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The Moon

One of the first objects mankind pointed telescopes at was the Moon.  I have spent hours and hours exploring the craters, Maria, and valleys of the Moon.  It has always provided surprises, and I know you'll enjoy your own journeys of discovery.  It's also a very, very bright object and can be seen easily through binoculars and telescopes.  Nearly at any magnification level greater than your eye's, you will be stunned by the details across the Lunar surface.


The current Moon phase looks like this:

The best introduction to the features of the Moon that I can think of is to begin the Astronomical League's "Lunar Club" program.  The program is challenging while still being within reach of people with binoculars and small telescopes.

More Moon information may be found by Clicking Here.


Here's a helpful photographic map with major features named.  It's large, but it prints out very well on a laser printer


As an amateur astronomer, you will inevitably be asked where the Apollo missions landed on the moon.  Here is a good map with individual Luna, Surveyor and Apollo  landing sites (or impact sites).  The picture is also "right clickable" as a high resolution graphic for saving on your computer.


Why Does the Moon Have Only One Face Towards the Earth All of The Time?  (or Does the Moon have a Dark Side?)
I'd like you to use a visual prop to help picture it this way... take two balls... a basketball and one tennis ball with a dime taped to one side of it.  The tennis ball will be the "Moon" and the bigger basketball will be the "Earth".
Put the Earth down on the floor and take your Moon and with your hands, make the Moon travel around the Earth in a careful, big circle.  OK?  Now try it again, but as you make the Moon 'orbit' the Earth, make sure that the dime is always facing the Earth.  As you do this a couple of times, notice that as the Moon is going around the Earth with the dime always facing it, the Moon is actually rotating, very slowly, around it's own axis one time for every one complete orbit around the Earth.
This is exactly what is happening with the real Earth - Moon system.   Relative to the Earth, the Moon makes one rotation every 29.5 days. This happens to also be the time it takes for the Moon to complete one orbital revolution around the Earth.  The result is that the Moon is turning very, very slowly around its axis and because of this match, it points just one familiar side towards the Earth.  This also means that while one Earth day takes about 24 hours from sunrise to sunrise, one day on the Moon takes... you guessed it... 29.5 Earth days!!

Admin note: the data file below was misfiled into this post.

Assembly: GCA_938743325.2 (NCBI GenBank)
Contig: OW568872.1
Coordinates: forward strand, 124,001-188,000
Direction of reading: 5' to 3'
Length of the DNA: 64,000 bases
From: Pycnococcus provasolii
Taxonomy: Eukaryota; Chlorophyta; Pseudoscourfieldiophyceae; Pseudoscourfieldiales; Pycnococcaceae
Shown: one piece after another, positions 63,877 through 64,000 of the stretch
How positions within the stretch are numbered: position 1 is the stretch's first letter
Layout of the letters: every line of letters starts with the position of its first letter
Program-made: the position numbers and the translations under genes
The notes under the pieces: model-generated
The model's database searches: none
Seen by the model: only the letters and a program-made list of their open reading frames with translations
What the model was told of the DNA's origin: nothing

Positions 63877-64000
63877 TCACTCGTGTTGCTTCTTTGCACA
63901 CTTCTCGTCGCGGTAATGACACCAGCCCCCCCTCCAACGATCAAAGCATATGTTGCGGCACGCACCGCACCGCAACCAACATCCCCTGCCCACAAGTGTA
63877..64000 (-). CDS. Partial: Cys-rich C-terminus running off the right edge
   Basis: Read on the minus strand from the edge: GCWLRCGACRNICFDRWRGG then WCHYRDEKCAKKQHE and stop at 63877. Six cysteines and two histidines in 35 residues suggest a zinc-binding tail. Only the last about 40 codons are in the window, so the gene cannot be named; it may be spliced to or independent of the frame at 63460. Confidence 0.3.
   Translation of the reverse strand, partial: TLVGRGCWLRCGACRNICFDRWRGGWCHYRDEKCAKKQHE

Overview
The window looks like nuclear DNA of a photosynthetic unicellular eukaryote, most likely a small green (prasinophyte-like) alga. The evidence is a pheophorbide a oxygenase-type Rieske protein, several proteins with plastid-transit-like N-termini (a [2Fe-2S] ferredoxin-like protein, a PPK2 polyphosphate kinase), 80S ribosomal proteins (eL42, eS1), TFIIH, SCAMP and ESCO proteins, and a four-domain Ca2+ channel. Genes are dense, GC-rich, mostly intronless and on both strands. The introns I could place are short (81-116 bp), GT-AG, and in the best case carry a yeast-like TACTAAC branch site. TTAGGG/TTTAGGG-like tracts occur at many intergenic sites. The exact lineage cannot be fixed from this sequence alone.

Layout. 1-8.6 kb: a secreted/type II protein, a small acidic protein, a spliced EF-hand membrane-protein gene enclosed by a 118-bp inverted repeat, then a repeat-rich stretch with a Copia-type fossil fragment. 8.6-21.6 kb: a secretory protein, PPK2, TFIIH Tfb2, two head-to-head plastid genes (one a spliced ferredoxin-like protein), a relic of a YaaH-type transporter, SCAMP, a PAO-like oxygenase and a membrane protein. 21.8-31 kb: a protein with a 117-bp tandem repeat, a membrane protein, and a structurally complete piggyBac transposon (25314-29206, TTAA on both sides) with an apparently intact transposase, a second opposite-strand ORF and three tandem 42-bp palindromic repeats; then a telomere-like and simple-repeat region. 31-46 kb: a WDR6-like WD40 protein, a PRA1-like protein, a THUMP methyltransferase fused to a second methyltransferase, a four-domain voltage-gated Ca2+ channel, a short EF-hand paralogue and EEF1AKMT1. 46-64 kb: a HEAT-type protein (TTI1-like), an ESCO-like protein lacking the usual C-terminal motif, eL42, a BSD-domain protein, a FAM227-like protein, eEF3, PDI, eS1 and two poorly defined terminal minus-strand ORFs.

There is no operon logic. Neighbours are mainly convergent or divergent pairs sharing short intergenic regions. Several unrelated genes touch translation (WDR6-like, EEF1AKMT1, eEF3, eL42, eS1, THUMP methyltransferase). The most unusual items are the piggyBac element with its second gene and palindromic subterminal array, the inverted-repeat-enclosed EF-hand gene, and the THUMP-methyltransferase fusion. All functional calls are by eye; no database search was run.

Interestingly, this is fairly common among moons of other planets and is called "Tidal Locking".
If you still have the tennis balls out on the floor, put a bright flashlight down on the floor about 6 feet away, turn it on pointed at the balls and turn off the other lights in the room.  Imagine that the flashlight is the Sun.  Now take your Moon ball, keep the dime always facing Earth, make a couple of orbits of Earth, but pay attention to what the shadows look like on the ball.  More importantly, imagine what the shadows would look like if you were teeny, tiny, and standing on the surface of your Earth looking out at the Moon as it orbited.  Can you see the half-moon and crescent shadows moving across the side of the moon facing Earth?  These represent the different phases of the Moon.
When the Moon is between the Earth and Sun, this is called a "New Moon" and we don't see the fully shadowed New Moon moon typically.  When the Earth is directly between the Moon and the Sun, You can picture a Full Moon because the flashlight illuminates the full face of the Moon in this orientation.  When the Moon is off to either side of the Earth, the shadows look more like "Half Moons".
This is probably a simpler example to actually do that to write about, but give it a try and see if this helps.  If not, let me know and I'll write more about it.



Introduction to the Night Sky - Part III

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